Sam Ellis

Sam Ellis



I study colonial-era encounters in the Himalayas. 

My thesis focuses on a series of expeditions on behalf of the British East India Company to Nepal and Tibet, as a lens through which to study Anglo-Nepalese relations and eighteenth-century colonial peripheries. I examine how the existing historical interpretations of these expeditions came into being, highlight their limitations, and then posit an alternative by drawing upon the works and criticisms of postcolonial and subaltern studies. The key tool of analysis for this is a close reading of related texts from within the colonial archive alongside Nepalese sources, often but not exclusively travel writing, asking questions of agency and agenda, highlighting the roles played by different individuals, some of whom could be called ‘subaltern,’ who have been marginalized in existing accounts.  

My research contributes to a reinterpretation of who, or what, pulled the strings of empire. I have a wider interest in postcolonial theory, indigenous resistance and British colonialism in the eighteenth-century. I also maintain an enthusiasm for the history of climbing in the Himalayas. 


I completed my BA in History at the University of Warwick in 2012, and my MA in Eighteenth Century Studies at the University of Sheffield in 2014, where I was firstly a writer and later an Editor-In-Chief for the New Histories online magazine. I began my PhD study here at the University of Leeds in 2015. As an Undergraduate Dissertation Mentor I have supported students to write extended essays on subaltern studies, indigenous agency in Australasia and East India Company rule. As an Education Outreach Fellow I have taught an introduction to postcolonial studies and the history of Mount Everest to school and college classes. 

I have helped digitise the India Office Records, the National Fairground Archive, and maintain an interest in the construction of the archive. I am a tutor at the University of Leeds. Present and past teaching includes Historiography and Historical Skills, the 1857 Indian Uprising, Primary Sources for Historians, Captain Cook’s Voyages, Mughals, Merchants and Mercenaries, and The Modern World.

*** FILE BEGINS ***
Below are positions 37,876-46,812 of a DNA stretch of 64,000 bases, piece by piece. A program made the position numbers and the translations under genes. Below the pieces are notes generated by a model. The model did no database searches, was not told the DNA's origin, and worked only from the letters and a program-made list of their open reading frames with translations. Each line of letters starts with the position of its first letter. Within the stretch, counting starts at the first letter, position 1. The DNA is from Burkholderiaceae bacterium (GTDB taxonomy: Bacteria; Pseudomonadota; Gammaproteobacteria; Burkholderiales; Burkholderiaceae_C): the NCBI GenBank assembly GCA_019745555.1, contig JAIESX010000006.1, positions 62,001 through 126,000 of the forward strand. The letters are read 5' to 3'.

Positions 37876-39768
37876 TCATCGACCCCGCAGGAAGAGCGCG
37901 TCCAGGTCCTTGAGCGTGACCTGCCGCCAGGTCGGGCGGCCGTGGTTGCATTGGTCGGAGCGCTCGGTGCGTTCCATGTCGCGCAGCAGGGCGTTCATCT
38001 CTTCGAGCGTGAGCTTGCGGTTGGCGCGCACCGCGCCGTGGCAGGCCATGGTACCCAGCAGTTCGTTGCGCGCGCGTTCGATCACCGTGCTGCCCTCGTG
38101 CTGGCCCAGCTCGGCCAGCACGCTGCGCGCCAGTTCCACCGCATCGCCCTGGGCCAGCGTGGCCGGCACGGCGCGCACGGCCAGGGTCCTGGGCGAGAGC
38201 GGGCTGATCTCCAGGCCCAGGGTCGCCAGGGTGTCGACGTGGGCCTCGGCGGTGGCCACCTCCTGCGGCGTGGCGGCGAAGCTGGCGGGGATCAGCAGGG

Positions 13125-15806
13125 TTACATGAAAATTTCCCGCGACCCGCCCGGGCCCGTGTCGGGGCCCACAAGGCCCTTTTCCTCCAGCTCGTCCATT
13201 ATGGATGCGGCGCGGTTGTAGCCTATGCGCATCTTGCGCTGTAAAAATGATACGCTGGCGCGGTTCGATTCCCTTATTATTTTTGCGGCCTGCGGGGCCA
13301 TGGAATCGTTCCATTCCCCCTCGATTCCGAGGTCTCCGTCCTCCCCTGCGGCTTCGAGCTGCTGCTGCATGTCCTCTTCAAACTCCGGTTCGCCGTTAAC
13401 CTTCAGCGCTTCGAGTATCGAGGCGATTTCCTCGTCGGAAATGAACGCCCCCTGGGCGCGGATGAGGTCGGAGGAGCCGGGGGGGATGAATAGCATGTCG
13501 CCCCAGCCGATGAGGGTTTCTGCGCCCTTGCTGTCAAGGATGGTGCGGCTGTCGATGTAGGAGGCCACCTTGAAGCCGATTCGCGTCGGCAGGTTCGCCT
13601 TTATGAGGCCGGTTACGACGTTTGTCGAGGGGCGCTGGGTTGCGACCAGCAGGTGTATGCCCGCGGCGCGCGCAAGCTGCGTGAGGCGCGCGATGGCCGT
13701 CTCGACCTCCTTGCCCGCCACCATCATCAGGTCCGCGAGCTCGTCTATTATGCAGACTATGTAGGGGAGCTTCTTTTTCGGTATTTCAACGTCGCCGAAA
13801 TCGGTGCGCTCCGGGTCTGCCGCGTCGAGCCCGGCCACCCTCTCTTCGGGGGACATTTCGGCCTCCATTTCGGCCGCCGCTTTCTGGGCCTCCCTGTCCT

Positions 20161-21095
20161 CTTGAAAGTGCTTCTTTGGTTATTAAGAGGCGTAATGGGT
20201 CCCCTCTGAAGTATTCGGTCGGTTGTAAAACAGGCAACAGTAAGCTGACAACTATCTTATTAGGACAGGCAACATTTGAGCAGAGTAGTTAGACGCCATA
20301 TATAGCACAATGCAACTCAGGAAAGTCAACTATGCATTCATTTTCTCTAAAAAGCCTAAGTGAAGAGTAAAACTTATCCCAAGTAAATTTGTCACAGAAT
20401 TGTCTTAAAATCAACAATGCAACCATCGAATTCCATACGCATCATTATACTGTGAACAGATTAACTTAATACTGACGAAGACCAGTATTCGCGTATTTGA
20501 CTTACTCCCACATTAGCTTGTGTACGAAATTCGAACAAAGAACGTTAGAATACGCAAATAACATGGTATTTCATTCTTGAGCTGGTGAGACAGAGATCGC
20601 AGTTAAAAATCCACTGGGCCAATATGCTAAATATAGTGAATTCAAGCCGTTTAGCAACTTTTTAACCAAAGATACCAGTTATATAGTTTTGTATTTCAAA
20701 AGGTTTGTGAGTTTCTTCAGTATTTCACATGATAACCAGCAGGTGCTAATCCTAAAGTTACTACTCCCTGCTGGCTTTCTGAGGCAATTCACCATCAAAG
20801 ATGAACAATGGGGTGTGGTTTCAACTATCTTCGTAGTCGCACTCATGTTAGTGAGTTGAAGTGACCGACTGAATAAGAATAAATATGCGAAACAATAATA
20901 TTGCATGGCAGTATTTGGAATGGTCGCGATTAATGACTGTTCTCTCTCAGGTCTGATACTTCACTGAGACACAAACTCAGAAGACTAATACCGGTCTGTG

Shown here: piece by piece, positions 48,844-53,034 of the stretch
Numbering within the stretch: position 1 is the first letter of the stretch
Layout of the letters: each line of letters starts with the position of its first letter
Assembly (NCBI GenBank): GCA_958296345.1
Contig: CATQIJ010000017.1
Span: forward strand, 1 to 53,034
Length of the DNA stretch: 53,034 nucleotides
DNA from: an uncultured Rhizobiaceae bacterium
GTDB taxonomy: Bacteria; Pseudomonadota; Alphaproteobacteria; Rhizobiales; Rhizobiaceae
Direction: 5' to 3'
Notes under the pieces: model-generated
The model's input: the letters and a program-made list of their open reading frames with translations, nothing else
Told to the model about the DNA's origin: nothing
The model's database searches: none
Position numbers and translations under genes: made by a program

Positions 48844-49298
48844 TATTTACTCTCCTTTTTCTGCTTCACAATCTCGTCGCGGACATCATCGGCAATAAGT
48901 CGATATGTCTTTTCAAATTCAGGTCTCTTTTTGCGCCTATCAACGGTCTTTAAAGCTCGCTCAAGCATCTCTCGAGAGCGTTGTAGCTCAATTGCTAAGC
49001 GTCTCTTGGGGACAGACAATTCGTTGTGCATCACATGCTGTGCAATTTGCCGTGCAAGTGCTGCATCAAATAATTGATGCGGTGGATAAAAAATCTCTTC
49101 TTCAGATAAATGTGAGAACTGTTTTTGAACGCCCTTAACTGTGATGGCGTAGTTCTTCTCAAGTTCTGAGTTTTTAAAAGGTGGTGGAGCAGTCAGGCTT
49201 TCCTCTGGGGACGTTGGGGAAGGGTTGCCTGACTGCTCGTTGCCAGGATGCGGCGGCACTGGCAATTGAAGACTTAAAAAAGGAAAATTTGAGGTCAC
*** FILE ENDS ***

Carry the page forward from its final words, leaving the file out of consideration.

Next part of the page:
I have helped co-ordinate the ‘Leeds War & Peace Studies Conference 2017', the ‘Futures Past: South Asia Now and Then’ 2017 Workshop, the 'South Asian Studies: Voices Through History' 2018 PG Symposium and the 'Redcoats, Tommies, and Dusty Warriors: British Soldiers c.1650 to the Present' 2018 Conference. I am a member of the White Rose South Asia network. 

I am a Fellow of the Higher Education Academy.

Awards and Prizes

University of Leeds 110 Anniversary Scholarship for Doctoral Study, University of Leeds, 2015.

The Bryan Marsden Prize for American History, University of Sheffield, 2014 

Publications & Presentations

Article: ‘The Sepoy Abroad: East India Expeditions beyond South Asia,’ East India Company, Marlborough: Adam Matthew, 2017. 

Paper: 'Contesting the Greatest Market: English, French, Dutch and Bengali Power-Brokering in 18th Century Patna, presented at the European Conference On South Asian Studies, Paris, July 2018.

Paper: 'The Name of the Mountain: Positionality and Localities in Himalayan Colonial Etymology', South Asian Studies: Voices Through History, University of Sheffield, June 2018.

 Paper: 'Challenging Himalayan Mythologies: Shangri-La, the Orient, and Visions of South Asia in British Secondary Education', South Asian Studies: Voices Through History, University of Sheffield, June 2018. 

Paper: 'Contracting For the Company: The Role of Independent Contractors in Trade, Supply and Knowledge Exchange in the late 18th Century Bengal-Himalayan Borderlands', IHR Corporate History Seminar, 1500-1800, Institute for Historical Research, March 2018.

Paper: 'Reading Marginalized Historical Agency in William Kirkpatrick's Account of the Kingdom of Nepaul: Difficulties, Limitations, Opportunities,' presented at the Hakluyt Society Symposium, Trading Companies and Travel Literature, September 2017.

Paper: 'Reflections on "Gurkha" and Nepalese Involvement in the 1857 Indian Uprising,' presented at War & Peace Studies ConferenceUniversity of Leeds, June 2017.

Paper: ‘Digitising the Colonial Archive: Some Historiographical, Methodological and Ethical considerations’ presented at Historian’s WorkshopUniversity of Leeds, November 2016. 

Paper: ‘Revisiting the East India Company’s 1767 Expedition to Nepal’, presented at the 'War and Peace Colloquium,' University of Leeds, June 2016.  

Paper: “Those whose interest is against you:” Marginalized Agendas, Marginalized Agency and the East India Company’s encounters with in the Himalayas’ presented at Historian’s WorkshopUniversity of Leeds, May 2016.  

Paper: ‘Lightening Talk - Introducing Captain Kinloch: Revisiting the East India Company’s failed 1767 expedition to Nepal’ presented as part of the ‘British History in the Long Eighteenth Century Seminar Series’Institute for Historical Research, November 2015.  

Paper: ‘Winterers and Wolves: Anthony Henday’s journey, Indian guides and Indian agency within the Hudson Bay fur trade’ presented at the ‘MA Symposium’, University of Sheffield, May 2014.  

If you would like the script for any of these presentations, please do not hesitate to get in contact. 


Professor Kevin Linch and Professor Andrea Major